On the first day the group tried to verify Sardinian populations of Ambrosia and found to their surprise the last 2 individuals of Ambrosia maritima, a taxon that is said to be the only native taxon of the genus in the Old World.

Searching for ragweed amongst the dunes

Searching for ragweed amongst the dunes

During the workshop on the second day, the  specialists provided mostly new (and unpublished) information on the state of the art in their respective fields. Improved identification tools were brought to an almost finished state, and future collaborations beyong the SMARTER Action were arranged.

Meeting participants

Meeting participants

SMARTER Final synthesis meeting

A final synthesis meeting for COST SMARTER will be held at Leiden University Medical Center (LUMC) 31 October – 2 November 2016.

The meeting aims to bring together key players (leaders of the various WGs and TFs) of COST SMARTER to further advance our achievements by discussing synthesis publications on the topics listed below:

(i) linking aerobiology to ecology to monitor ragweed (all species) abundances and distribution throughout Europe

(ii) impact of management (cutting, competitive vegetation, biocontrol) on ragweed performance, population dynamics and spread, and on aerial pollen

(iii) linking the biology of Ophraella to the impact on plant performance, population dynamics, pollen release, aerial pollen concentration and public health economics

(iv) evaluation of management success (continue discussion of Lyon and Vianden)

(v) guidelines on best practices (habitat- and region specific)

(vi) relationships between pollen in the air and public health

(vii) final agreements on the website

Final SMARTER conference and meetings

Members of European COST Action for the sustainable management of Ambrosia artemisiifolia in Europe “SMARTER” met in the historic and picturesque town of Vianden in north-eastern Luxembourg.

The programme included meetings for Working Group 2 (11 Sept) as well as the Core Group, Managament Committee, and TF Population Dynamics (12 Sept). These were followed by the Final SMARTER Conference that preceded the 9th International Conference on Biological Invasions “Interactions with Environmental Change” (NEOBIOTA 2016) .

An important aim of the WG2 Vegetation Management meeting was to finish the manual of the standardised protocol for testing the soil seed bank of Ambrosia artemisiifolia, which is simple and straightforward enough for practitioners to use but based on biological knowledge. Rea Hall reported on the TTC tests and Rodolfo Gentili on the competitive seed mixtures, and a paper on these topics was discussed. Gerhard Karrer reported on the taxonomy group activities, e.g. on Ambrosia maritima, which is on base of these investigations recently to be considered nearly extinct in the Mediterranean.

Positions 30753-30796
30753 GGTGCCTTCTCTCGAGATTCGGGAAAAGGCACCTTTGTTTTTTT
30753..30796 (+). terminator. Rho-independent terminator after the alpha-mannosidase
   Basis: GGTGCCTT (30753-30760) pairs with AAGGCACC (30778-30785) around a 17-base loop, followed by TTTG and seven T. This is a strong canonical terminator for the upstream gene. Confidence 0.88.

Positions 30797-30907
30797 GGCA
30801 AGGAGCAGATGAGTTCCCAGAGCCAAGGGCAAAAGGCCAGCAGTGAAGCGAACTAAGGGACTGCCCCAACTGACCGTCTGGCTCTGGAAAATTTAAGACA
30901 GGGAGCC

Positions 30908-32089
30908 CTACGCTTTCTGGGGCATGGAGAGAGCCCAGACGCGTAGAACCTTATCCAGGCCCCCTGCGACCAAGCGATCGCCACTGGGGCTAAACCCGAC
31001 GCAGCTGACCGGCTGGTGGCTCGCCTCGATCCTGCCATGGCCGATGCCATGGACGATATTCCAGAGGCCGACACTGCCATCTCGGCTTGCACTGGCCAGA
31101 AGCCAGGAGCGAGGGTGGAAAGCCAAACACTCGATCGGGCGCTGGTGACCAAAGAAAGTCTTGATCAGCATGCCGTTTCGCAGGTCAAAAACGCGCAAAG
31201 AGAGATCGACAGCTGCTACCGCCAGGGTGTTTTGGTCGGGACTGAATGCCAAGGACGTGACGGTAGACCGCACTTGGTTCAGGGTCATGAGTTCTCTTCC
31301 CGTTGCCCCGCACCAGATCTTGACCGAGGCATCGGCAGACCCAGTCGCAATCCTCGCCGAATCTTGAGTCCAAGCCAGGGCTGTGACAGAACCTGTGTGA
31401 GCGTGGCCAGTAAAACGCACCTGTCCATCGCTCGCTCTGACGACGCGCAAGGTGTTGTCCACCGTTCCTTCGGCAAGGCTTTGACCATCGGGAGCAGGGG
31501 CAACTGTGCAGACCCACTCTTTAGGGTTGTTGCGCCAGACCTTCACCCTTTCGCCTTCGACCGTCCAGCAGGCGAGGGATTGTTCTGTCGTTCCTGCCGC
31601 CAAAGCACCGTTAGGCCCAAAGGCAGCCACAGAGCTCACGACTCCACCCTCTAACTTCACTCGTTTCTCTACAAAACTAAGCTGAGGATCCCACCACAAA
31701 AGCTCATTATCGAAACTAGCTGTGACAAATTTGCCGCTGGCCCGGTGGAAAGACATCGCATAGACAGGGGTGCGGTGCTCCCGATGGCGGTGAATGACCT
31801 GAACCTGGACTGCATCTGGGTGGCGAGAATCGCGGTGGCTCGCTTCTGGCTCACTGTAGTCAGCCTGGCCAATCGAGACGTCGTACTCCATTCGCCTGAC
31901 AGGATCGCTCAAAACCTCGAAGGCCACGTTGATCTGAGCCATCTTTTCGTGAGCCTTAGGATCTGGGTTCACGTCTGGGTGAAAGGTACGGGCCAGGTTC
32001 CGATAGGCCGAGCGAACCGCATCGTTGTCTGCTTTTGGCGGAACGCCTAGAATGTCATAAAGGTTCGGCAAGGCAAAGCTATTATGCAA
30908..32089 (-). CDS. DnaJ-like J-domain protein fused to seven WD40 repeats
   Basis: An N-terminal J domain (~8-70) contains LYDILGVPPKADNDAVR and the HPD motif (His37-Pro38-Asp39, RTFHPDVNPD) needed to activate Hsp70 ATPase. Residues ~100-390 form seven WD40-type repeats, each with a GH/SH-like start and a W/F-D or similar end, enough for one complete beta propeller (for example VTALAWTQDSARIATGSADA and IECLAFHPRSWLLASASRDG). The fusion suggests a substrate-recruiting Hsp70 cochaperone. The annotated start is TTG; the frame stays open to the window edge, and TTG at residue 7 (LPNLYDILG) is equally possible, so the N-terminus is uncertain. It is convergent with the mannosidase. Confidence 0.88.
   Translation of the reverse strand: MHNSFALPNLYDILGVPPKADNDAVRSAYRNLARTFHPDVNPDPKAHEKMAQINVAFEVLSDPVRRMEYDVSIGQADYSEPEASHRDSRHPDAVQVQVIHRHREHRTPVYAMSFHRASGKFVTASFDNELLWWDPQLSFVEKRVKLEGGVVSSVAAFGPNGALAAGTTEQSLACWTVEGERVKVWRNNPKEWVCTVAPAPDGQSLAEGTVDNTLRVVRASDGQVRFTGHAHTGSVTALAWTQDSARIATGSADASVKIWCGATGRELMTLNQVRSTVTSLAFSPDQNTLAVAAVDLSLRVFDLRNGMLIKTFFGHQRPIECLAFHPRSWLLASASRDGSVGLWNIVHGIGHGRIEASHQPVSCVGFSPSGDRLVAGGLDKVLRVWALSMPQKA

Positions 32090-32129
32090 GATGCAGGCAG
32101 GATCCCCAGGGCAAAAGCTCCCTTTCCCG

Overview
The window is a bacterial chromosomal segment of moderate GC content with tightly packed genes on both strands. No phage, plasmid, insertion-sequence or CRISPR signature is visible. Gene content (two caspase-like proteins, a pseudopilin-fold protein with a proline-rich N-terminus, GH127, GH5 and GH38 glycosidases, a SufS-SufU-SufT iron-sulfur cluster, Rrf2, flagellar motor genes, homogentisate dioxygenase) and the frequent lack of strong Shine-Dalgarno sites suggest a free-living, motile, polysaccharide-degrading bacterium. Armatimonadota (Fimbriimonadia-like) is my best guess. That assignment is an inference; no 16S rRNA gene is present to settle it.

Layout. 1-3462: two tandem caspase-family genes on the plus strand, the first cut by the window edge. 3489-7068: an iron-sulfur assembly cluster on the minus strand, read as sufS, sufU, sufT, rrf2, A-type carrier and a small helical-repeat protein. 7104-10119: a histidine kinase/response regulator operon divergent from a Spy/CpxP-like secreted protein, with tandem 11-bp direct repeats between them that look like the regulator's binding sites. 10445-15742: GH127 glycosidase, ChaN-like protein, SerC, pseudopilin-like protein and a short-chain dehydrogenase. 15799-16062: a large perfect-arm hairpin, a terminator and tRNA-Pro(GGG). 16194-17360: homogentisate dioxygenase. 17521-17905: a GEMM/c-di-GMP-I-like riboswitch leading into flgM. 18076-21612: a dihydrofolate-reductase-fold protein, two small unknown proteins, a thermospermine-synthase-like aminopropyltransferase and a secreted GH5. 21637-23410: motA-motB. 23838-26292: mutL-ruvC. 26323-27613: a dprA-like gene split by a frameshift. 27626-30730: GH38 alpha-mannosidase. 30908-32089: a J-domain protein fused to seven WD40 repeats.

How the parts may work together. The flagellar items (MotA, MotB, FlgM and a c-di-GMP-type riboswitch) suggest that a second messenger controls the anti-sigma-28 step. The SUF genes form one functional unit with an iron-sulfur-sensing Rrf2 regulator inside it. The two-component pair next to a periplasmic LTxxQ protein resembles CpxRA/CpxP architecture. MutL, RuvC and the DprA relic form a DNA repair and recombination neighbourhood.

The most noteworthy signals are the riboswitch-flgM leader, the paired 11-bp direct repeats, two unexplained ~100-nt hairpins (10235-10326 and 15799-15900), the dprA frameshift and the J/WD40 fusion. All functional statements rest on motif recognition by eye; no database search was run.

The Core Group and Management Committee meetings mainly focused on discussing the successes and failures of the COST Action, and how the work being carried out by the various Working Groups and Task Forces can be brought together as lack of synthesis was identified as a major failing of SMARTER so far.

Ambrosia

Prof. Heinz Müller-Schärer, the Chair of the Action, leading the discussions during the MC meeting in Vianden

Success stories of the Action include the work carried out in estimating the risk of non-target effects of Ophraella commune following its accidental introduction into Northern Italy and the number of publications being prepared by the Action, many of which were presented during the Final Conference and the abstracts can be viewed here Abstracts-smarter-vianden2016.

Brochure with the final achievements: depl_smarter-20164

Michel Thibaudon (RNSA France) presenting "The French evolution of exposition and health impact since 10 years" at the SMARTER Final Conference.

Michel Thibaudon (RNSA France) presenting “The French evolution of exposition and health impact since 10 years” at the SMARTER Final Conference.

The Vianden meeting was successfully organised by Christian Ries, who also led the social programme (on the piano)

The Vianden meeting was successfully organised by Christian Ries, who also led the social programme (on the piano)